The Wildlife Detectives: How Forensic Scientists Fight Crimes against Nature
Jackson, Donna M. The Wildlife Detectives: How Forensic Scientists Fight Crimes against Nature. 2000. 48pp. Lexile 1120.
In this absorbing photo-essay, the author of Bone Detectives (out of print but well worth finding in your library) introduces the National Fish and Wildlife Forensics Laboratory in Oregon, the only Lab in the world devoted to crimes against wildlife. The narrative focuses on the case of an elk shot illegally in Yellowstone. While forensic scientists analyze DNA and bloodstains, identify antlers, and more, rangers and other park officials search for the poacher and his gun. Sidebars supply interesting facts about wildlife forensics, crimes, endangered species, laws about wildlife, and jobs in the field. Color photographs show the scientists at work and add information about wildlife. For readers who like forensic television shows, here’s a real life mystery with an unusual twist—and a good dose of science.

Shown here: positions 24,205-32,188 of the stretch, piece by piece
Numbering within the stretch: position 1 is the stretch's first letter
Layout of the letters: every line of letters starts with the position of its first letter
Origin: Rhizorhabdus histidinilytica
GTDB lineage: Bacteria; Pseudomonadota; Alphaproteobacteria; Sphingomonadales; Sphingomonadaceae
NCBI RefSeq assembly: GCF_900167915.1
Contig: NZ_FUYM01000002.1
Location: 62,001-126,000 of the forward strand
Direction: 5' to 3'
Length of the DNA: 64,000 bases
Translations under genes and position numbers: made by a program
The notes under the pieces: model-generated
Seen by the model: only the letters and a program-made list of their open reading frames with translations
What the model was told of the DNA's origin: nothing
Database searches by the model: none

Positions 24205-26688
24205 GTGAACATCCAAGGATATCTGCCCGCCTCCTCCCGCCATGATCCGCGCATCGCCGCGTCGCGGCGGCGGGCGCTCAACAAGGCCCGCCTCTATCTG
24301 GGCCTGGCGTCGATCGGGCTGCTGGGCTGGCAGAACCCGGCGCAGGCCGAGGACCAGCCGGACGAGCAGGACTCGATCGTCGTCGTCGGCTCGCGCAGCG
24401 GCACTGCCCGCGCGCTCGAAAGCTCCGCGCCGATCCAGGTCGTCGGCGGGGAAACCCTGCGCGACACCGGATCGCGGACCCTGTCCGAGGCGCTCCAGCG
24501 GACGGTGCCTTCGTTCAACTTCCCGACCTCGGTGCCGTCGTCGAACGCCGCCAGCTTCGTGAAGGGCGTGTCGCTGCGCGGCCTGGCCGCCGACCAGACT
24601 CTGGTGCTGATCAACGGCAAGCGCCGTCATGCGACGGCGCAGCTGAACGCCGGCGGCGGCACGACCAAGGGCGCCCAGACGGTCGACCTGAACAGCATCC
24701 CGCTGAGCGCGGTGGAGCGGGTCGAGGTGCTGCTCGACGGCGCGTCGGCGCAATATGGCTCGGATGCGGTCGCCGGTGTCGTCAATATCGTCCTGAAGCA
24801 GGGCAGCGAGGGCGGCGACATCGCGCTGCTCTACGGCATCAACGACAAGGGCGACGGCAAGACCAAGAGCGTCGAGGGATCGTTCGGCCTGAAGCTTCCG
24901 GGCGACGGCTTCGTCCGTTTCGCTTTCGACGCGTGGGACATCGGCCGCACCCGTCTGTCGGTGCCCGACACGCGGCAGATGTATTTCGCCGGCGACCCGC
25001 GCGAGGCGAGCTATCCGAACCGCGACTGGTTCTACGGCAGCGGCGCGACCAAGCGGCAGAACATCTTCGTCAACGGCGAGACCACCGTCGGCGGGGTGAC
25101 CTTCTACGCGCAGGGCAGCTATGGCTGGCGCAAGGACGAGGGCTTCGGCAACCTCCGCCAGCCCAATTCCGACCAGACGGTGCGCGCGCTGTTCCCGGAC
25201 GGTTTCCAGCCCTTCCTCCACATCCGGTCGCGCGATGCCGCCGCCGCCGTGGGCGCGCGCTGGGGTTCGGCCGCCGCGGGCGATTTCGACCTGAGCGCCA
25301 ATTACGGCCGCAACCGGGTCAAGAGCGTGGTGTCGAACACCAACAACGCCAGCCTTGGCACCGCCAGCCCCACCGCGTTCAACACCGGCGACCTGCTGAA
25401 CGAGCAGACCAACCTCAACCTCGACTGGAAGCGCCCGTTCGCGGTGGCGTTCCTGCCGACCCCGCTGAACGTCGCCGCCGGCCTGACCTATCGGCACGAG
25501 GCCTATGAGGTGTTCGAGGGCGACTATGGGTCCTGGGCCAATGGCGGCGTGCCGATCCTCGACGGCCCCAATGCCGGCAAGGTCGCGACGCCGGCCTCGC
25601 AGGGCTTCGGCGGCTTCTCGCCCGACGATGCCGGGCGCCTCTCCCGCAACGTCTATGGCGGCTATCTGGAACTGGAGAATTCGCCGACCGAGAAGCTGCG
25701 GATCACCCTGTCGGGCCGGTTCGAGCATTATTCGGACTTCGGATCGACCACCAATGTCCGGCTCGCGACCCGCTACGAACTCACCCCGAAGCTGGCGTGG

Web tie-in: Have students spend some time at the website of the U.S. Fish & Wildlife Service Forensics Laboratory, which this book describes (http://www.lab.fws.gov/). As the opening web page explains, "Our crime laboratory is very much like a 'typical' police lab, except the victim is an animal. We examine, identify, and compare evidence using a wide range of scientific procedures and instruments, in the attempt to link suspect, victim, and crime scene with physical evidence." In the Students and Educators section, short videos provide "tours" of different areas of the lab such as the Toxicology Area, the Testfire Area, and the Pathology Unit.
Students should also consider the publication date of this book, now more than a decade ago, and what that means for the book's accuracy. The website will shine some light on this question.